Mortgage rates tick down after hitting levels not seen since early 2011
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Mortgage rates are the lifeblood of the housing market, which is why Bernanke and the Fed began conducting quantitative easing (or QE) in the first place. Lower rates allow home owners to refinance, which increases their disposable income and helps stimulate economic growth. Lower rates enable first-time home buyers to move out of an apartment and into a house, which means higher consumption (and good things for home improvement retailers like Home Depot and Lowe’s). Consumption accounts for some 70% of the U.S. economy, and consumption has been depressed since the housing bubble burst. The Federal Reserve would prefer to keep rates as low as possible for as long as possible.
The jobs-report sell-off may have been overdone
Bonds hit their lows the week of July 4 as a stronger-than-expected jobs report was met with a thin market. Many senior traders had taken off Friday, July 5 which meant that most desks were under-staffed. Moves tend to get exaggerated when markets are thin (meaning there are few participants and thus low volume). This view was confirmed when mortgage backed securities basically opened up a point on Monday morning. The FOMC minutes and some dovish comments out of Ben Bernanke lent support to the bond market.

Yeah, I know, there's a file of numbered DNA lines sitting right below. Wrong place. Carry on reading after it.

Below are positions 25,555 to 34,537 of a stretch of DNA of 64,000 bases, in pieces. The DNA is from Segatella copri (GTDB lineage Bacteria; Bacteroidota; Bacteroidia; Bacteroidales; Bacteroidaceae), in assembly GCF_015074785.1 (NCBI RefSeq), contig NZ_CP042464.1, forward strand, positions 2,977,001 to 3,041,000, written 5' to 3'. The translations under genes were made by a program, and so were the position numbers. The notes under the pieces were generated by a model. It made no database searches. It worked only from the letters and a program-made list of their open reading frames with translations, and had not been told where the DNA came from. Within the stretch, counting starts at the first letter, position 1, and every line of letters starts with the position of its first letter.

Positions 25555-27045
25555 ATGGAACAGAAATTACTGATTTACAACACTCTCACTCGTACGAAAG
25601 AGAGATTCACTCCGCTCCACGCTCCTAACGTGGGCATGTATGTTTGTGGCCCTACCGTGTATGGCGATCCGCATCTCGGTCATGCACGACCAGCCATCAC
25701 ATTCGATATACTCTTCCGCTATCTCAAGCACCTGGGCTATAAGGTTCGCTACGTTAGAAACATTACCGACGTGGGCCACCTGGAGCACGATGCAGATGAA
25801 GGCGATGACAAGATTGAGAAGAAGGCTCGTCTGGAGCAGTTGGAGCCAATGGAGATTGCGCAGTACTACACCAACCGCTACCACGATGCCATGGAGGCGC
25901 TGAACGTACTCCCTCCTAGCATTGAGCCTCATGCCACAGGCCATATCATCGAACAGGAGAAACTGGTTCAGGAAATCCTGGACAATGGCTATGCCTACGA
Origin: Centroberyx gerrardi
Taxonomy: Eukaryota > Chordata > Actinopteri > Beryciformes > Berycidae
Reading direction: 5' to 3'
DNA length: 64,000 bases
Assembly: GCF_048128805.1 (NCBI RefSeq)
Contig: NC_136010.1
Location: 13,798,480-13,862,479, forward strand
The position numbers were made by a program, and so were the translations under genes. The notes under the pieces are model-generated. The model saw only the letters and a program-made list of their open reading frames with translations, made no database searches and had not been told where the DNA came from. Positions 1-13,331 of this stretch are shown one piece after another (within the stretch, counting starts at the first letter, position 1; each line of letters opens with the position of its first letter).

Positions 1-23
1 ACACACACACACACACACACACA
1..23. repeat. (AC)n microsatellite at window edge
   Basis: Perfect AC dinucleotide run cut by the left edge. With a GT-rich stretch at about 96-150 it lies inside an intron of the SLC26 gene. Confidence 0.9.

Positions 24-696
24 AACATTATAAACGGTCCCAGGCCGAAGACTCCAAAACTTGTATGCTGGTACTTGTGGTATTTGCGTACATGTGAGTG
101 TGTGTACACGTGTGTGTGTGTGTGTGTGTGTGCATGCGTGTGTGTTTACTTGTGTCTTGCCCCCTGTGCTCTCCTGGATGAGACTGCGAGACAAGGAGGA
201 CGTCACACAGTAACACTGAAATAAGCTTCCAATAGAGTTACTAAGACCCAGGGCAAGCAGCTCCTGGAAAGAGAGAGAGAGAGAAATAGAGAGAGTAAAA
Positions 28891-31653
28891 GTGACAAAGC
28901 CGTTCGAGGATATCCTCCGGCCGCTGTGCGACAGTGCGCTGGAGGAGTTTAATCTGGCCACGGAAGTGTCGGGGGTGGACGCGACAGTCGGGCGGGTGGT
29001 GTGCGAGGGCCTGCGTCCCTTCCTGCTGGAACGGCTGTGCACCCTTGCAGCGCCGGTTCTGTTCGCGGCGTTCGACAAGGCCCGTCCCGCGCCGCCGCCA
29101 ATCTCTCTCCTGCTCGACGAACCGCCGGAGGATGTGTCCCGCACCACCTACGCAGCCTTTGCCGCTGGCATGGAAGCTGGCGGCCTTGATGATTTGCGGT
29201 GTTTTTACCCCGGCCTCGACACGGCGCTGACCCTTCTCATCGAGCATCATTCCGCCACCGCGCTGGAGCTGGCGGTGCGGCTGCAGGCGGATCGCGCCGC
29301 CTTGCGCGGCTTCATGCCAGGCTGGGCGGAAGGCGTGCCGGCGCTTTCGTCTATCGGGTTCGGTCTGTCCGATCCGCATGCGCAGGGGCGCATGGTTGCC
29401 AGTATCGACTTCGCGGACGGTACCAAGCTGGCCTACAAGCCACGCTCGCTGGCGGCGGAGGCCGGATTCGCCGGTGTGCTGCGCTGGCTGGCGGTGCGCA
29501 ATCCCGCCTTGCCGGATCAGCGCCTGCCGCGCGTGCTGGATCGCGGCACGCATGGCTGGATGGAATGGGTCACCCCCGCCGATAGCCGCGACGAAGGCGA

Effect on homebuilders
Homebuilder stocks, such as Lennar (LEN), Toll Brothers (TOL), Standard Pacific (SPF), PulteGroup (PHM), and KB Home (KBH), have rallied strongly over the past year, with the Homebuilder ETF (XHB) rising smartly. As real estate prices have rebounded, orders have increased for builders, with some reporting year-over-year increases of 50% or more. Lower mortgage rates will certainly increase demand, and with first-time homebuyers beginning to return, move-up buyers who are looking for their dream home will be able to sell their starter home.
Given that the economy could have depressed household formation numbers, there is real pent-up demand for housing. Housing starts have been below historical averages for the past ten years. With low mortgage rates, increasing demand, and a strengthening economy, homebuilders now have the wind at their backs. Generally, homebuilders reported good earnings, with the exception of NVR, which focuses more on the East Coast. The builders that have exposure to the red hot West Coast market did very well. For homebuilders, the top-down macro picture looks good.
The fear for homebuilders has been that the 105 basis point rise in rates will cool off demand for new homes. Three recent data points show this hasn’t been the case. Both Lennar and KB Home reported second quarter earnings and said that the increase in rates is creating a sense of urgency with buyers. Finally, pending home sales (which are contract signings) increased 7% in May. So far, the increase in rates is not cooling housing demand. If anything a recovering jobs market will positively affect demand for new houses. Earnings reports from the homebuilders on a December 31 fiscal year will give more color on how the jump in rates has affected new home demand.